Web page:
By Henry Englesman
If you feel disadvantaged by the colour of your skin,
that's a scathing crime in this enlightened age.
'Racist' is the brand for that insufferable sin,
and earns the penalty of public rage.
If a son of Abraham, you're showered with with'ring scorn,
and hean'n knows that this is oft the case,
Shrill cries of anti-semite will herald each new dawn,
and put the perpetrator in his place.
Should you find fault with 'Foresters', berate a 'Buffalo',
and you will feel the fury of the world.
But take a tilt at Masonry, that's perfectly OK,
and any vulgar insult may be hurled.
Shouting 'down with Spurs supporters' would soon incur great wrath,
deride the Sally Army to the fury of the cloth,
To bully institutions is a passion of the weak,
but mock a modest Mason, he'll turn the other cheek.
Hibernians, Rotarians, suffer no beration,
and Knights of St. Columbus bear faultless reputation.
Confucians, Rosicrucians, meter maids or 'gays',
merit only headlines of sycophantic praise,
Not the many multitudes,
without good rhyme or reason,
only men with funny handshakes
stand accused of treason.
We have found a rogue among them,
comes a plaintive cry,
'crimine ab uno, disce omnes',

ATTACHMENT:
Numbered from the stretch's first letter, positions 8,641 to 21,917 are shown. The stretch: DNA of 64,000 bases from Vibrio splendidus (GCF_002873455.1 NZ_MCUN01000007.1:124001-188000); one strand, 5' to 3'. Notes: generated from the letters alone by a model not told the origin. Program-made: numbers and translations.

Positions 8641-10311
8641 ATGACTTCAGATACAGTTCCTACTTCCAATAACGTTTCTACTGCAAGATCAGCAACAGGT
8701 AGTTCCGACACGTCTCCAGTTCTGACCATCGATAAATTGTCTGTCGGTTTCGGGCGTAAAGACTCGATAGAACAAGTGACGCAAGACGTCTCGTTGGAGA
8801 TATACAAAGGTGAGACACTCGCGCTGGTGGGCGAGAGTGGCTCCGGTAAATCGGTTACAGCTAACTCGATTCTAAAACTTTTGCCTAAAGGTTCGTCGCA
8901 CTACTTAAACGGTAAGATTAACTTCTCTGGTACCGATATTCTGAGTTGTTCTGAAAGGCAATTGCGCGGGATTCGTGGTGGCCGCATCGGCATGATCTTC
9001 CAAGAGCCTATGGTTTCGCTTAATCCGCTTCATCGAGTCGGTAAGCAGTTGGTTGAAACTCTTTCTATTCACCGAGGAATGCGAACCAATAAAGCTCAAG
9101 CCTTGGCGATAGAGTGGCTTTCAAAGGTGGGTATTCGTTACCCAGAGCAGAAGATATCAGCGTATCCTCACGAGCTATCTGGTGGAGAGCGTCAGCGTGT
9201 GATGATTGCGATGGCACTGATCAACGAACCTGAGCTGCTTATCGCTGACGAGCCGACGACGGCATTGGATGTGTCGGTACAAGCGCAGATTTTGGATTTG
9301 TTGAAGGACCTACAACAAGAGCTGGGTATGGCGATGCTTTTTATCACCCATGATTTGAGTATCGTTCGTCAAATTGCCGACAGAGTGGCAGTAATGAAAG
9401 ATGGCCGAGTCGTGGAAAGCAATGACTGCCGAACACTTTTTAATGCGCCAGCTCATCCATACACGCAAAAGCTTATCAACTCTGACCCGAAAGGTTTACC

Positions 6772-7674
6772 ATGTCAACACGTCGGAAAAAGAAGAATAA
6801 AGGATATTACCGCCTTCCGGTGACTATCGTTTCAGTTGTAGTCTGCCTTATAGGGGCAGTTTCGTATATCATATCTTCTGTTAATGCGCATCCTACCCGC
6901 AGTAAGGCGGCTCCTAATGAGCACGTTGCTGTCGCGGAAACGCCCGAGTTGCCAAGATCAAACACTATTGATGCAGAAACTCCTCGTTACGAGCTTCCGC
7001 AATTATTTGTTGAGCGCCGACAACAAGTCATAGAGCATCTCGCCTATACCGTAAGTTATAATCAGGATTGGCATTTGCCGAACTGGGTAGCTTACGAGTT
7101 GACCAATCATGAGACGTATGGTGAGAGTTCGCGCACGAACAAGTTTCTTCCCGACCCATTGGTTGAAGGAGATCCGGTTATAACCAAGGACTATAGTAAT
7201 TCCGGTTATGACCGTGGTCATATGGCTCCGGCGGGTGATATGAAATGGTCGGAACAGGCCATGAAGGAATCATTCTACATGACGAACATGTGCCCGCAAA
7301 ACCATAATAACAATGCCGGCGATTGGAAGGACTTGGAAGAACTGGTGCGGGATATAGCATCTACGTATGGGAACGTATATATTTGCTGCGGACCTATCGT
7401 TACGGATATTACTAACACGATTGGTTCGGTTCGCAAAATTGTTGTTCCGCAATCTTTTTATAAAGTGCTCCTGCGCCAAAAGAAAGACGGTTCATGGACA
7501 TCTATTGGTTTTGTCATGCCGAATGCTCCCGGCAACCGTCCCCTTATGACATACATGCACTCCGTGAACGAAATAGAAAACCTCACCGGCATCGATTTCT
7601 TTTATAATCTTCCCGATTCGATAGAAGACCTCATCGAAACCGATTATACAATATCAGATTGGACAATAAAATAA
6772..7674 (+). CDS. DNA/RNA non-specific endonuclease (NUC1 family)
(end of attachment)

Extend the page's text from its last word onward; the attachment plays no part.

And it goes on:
Criticise the shire hunts,
or those who ferret rabbits,
puts the countryside on heat
in just a trice,
Disrespect of other souls with quite disgusting habits,
includes you in a group that's just not nice.
But nowadays its 'de riguer' to denigrate those folk,
who may seem at worst, suspicious, at best, a standing joke.
Young folk now at college,
old 'uns on the 'knowledge',
seeing them as sinister
would earn a soft riposte,
But men with rolled-up trouser legs,
targets of the minister,
are set to lose a liberty
does no-one count the cost?
Darts clubs, lonely hearts clubs,
may deny affiliation,
ballroom dancers, Bengal Lancers,
rate no condemnation.
If having common empathies
is found seditionist,
Look among the war grave files,
just scan the missing lists,
Among those tragic names who died
to save their country's plight,
are those of men with funny hand shakes,
- they were there all right.
The needy and the suffering in constant want of aid,
find ready willing purses in the trouser-leg brigade.
If liberty is meant for all, why should not this be so?
Repression of a million men is not the way to go.
To those who seek to find a spectre, when one isn't there,
the only secret that we hold, is that we really care.
If funny signs and handshakes contravene our laws, harbinger, beware!
Take care the next head may be yours.
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Tradition, Integrity, Trust.
© 2018 The Ashlar Company
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Brother Terry, Orpington, England
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